Basically, at least in Western culture, if a man 'looks gay', and by this I mean he fits into a stereotype created by narrow-minded idiots, he isn't attractive. Granted, there are quite a lot of people who don't care how 'gay' a man looks, if he's nice he's nice, but there are still a lot of people who think otherwise. Apply the situation to women who 'look like lesbians' and it's even worse, but this is an article related to an all-male entertainment company, so let's not get too out of hand here. A prime example of this split in views in British culture is a certain Rylan Clark. Obviously, he was the novelty act on The X-Factor, partially because of how camp he was, but mainly because he was over-the-top, he had a sense of humour about him and he fit the whole bill set by the recent Essex trend perfectly. Lots of people disliked him, some because he was the weakest vocalist in the contest (though, his pitching was probably better than District 3's, just saying), but many because he was so camp. Oh, and openly gay. However, he still had a fanbase. And, thanks to his gig on Celebrity Big Brother, people actually like him now, seeing as they've realised he is just that over-the-top and he's not just playing up the whole gay thing (cause people make these fucking stupid assumptions). Thankfully, Britain seems to be a country quite ready to embrace openly queer celebrities (okay, to an extent, I don't think we really stand that well on the whole trans and intersex issues), so Rylan has come out being well-liked. When he was in The X-Factor, though, he was hated. I don't know how other countries would handle stuff like that but I have a feeling that America would be less open. I'm not saying America's full of homophobes but there seem to be more homophobic attitudes there.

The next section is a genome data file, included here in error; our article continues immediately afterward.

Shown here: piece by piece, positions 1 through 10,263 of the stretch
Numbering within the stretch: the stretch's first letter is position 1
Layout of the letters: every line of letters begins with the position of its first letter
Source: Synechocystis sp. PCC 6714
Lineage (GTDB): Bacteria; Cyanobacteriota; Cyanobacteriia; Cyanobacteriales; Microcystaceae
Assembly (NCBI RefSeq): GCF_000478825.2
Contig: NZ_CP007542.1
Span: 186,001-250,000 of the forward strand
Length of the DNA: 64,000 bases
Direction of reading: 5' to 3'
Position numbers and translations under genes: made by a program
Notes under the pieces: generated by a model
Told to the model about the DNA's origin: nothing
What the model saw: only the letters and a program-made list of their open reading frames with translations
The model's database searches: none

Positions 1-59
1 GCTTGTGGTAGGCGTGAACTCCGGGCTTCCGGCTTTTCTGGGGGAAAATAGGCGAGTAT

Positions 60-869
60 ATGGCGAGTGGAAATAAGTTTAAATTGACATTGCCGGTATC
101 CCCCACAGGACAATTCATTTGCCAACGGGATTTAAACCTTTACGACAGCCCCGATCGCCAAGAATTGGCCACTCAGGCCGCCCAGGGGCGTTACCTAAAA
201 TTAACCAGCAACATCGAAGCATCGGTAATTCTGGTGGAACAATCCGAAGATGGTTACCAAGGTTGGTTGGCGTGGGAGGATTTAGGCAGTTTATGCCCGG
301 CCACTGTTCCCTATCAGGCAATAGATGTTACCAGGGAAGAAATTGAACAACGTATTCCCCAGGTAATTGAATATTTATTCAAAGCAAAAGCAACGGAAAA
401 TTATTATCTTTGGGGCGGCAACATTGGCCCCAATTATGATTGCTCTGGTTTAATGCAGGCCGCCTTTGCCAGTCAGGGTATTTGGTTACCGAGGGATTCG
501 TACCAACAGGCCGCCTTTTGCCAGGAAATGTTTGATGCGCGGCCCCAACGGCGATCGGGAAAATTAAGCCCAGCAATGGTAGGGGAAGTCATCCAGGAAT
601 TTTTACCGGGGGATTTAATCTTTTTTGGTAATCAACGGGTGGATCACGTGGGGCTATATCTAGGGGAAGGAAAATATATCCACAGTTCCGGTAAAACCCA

I'm guessing that, in Japan, that's not an issue. Actually, I'm quite sure it's not. If it were an issue, it wouldn't be fanservice when you get two boyband members having 'moments' on stage. This is pretty common with KAT-TUN. Honestly, for all Kazuya's jokey flirting, shoving his face in Koki's crotch, pretending to get it on with Koki, poking other members up the arse with his fingers, my friend decided he looked gay because his outfits sparkles (and because he does that whole hip thing). Really, though, you can't look gay unless you're humping another man or something. Or doing one of the above-mentioned things. But, in those cases, I'm quite sure that was the intention...except for the finger thing, maybe. That may have just been for the sake of being a total pain in the arse (I mean this figuratively, but I guess it works literally too). Well, whatever. If Kazuya does something that might actually look gay, he's sure to have a whole load of fangirls screaming excitedly at him. Same goes for the other members of the group...though, it's most common with Kazuya. Maybe because he's the most popular. Maybe because he gets shipped with everyone, so, no matter what he does, he's probably latched on to someone's OTP. Maybe because a lot of people genuinely believe he might be gay or even bi. I, however, have no real opinion on this. He is what he says he is and he has said in a recent interview that he's never had any feelings for someone of the same sex.
What looks gay in this picture? The sparkly trousers? Or could it maybe be the hand being shoved down one man's shirt and the shove that seems to be headed for the other's crotch? Hmmm